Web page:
More Bad News for Gamblers – AI Wins…Again
AI-based poker playing programs have been upping the ante for lowly humans. Notably, several algorithms from Carnegie Mellon University (e.g. Libratus, Claudico, and Baby Tartanian8) have performed well. Writing in Science last week, researchers from the University of Alberta, Charles University in Prague and Czech Technical University report their poker algorithm – DeepStack – is the first computer program to beat professional players in Heads-up No-limit Texas Hold ’Em (HUNL).
Sorting through the “firsts” is tricky in the world of AI game playing programs. What sets DeepStack apart, say the researchers, is its more realistic approach, at least in games such as poker where all factors are never fully known – think bluffing, for example. HUNL is a two-player version of poker in which two cards are initially dealt face down to each player, and additional cards are dealt face-up in three subsequent rounds. No limit is placed on the size of the bets although there is an overall limit to the total amount wagered in each game.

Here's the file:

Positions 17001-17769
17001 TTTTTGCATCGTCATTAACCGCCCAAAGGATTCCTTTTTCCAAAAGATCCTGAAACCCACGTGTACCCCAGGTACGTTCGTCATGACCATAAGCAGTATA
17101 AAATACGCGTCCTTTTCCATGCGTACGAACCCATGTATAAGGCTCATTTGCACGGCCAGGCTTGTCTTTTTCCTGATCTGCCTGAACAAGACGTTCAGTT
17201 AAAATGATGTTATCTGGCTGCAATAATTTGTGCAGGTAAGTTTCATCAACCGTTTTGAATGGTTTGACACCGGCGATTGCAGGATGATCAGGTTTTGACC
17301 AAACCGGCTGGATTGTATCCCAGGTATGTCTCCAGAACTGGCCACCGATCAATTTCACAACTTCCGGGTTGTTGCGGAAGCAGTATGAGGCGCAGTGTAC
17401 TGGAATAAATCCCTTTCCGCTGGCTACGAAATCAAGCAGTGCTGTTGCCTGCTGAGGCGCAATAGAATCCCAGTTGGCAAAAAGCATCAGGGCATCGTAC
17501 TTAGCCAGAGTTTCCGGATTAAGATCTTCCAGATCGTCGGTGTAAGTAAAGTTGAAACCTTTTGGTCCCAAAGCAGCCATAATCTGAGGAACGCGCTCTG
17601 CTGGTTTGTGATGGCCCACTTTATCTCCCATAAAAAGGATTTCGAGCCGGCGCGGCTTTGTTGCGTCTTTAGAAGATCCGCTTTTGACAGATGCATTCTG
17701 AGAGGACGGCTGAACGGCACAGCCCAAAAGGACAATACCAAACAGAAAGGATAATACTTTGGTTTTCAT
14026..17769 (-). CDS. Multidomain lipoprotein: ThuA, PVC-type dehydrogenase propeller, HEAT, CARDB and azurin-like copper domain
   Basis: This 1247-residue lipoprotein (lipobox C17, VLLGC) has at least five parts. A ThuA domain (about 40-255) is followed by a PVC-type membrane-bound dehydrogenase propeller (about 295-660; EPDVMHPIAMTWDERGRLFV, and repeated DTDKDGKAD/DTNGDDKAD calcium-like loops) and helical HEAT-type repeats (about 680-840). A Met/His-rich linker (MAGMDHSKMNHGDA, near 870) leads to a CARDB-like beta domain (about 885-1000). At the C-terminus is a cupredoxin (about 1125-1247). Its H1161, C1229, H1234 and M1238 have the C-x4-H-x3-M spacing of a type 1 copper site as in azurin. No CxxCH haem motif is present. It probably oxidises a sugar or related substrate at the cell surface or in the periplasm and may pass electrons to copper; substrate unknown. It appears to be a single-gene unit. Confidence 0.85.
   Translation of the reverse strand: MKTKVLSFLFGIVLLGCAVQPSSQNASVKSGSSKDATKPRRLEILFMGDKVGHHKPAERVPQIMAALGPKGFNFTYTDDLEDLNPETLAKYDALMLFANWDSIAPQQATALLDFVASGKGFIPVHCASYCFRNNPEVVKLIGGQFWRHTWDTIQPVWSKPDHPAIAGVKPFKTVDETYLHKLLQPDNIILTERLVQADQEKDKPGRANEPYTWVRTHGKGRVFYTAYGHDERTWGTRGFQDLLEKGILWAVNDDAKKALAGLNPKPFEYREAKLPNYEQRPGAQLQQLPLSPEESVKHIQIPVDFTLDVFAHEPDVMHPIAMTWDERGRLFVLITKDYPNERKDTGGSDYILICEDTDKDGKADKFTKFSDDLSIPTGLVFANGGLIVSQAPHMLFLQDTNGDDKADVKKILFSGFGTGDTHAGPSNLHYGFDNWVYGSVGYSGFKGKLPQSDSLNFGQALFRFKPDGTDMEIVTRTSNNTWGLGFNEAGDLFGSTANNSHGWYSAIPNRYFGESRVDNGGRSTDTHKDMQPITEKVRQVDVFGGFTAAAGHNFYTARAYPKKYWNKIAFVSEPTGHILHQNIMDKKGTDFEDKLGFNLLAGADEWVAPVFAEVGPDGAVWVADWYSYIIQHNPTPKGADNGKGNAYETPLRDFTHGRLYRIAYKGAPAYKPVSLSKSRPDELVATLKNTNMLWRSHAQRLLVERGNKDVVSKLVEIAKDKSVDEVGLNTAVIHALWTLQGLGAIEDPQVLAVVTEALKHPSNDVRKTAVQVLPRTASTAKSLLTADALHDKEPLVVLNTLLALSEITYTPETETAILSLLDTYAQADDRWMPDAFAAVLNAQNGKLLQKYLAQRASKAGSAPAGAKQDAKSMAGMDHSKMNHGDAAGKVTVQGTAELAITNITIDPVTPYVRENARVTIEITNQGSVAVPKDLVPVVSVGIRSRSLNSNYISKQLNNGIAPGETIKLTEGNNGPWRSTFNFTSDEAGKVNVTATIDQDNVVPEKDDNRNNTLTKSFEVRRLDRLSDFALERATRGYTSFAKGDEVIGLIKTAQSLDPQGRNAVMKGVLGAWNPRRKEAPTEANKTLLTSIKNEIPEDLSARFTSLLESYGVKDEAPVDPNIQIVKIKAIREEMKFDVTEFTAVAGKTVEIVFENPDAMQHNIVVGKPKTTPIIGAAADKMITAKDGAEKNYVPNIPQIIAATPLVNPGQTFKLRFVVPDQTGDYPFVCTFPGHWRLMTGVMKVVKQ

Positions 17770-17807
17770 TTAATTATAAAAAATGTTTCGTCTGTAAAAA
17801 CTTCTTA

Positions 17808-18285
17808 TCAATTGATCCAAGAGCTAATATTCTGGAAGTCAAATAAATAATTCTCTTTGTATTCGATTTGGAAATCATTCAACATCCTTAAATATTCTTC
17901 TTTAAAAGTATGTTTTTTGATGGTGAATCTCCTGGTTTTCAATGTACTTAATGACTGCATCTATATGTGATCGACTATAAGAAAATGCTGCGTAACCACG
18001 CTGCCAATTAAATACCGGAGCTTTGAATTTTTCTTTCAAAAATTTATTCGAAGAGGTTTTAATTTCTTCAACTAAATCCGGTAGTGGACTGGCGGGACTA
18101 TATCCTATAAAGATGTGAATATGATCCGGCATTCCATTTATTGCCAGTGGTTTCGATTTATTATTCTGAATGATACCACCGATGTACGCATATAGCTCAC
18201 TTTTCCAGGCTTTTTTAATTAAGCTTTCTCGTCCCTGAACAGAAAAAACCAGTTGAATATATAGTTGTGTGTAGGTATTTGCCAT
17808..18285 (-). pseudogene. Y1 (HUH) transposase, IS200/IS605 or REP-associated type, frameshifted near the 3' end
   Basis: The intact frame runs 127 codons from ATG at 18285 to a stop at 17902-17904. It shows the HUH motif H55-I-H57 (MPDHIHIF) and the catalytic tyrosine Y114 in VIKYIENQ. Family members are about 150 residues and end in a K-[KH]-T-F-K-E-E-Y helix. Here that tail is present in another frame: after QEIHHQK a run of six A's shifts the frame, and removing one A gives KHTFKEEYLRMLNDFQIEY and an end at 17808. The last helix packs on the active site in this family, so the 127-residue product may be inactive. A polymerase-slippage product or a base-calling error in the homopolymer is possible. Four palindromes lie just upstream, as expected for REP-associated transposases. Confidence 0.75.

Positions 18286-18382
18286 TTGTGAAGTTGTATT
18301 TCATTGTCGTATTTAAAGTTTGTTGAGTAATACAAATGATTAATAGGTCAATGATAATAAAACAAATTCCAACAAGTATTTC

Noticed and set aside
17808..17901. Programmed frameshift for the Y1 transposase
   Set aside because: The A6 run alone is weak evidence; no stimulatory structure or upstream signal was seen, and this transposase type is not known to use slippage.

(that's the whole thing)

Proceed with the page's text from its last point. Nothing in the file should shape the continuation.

“Poker has been a longstanding challenge problem in artificial intelligence,” says Michael Bowling, professor in the University of Alberta’s Faculty of Science and principal investigator on the study. “It is the quintessential game of imperfect information in the sense that the players don’t have the same information or share the same perspective while they’re playing.”
Using GTX 1080 GPUs and CUDA with the Torch deep learning framework, “we train our system to learn the value of situations,” says Bowling on an NVIDIA blog. “Each situation itself is a mini poker game. Instead of solving one big poker game, it solves millions of these little poker games, each one helping the system to refine its intuition of how the game of poker works. And this intuition is the fuel behind how DeepStack plays the full game.”
The entire article can be found on our sister site HPCwire.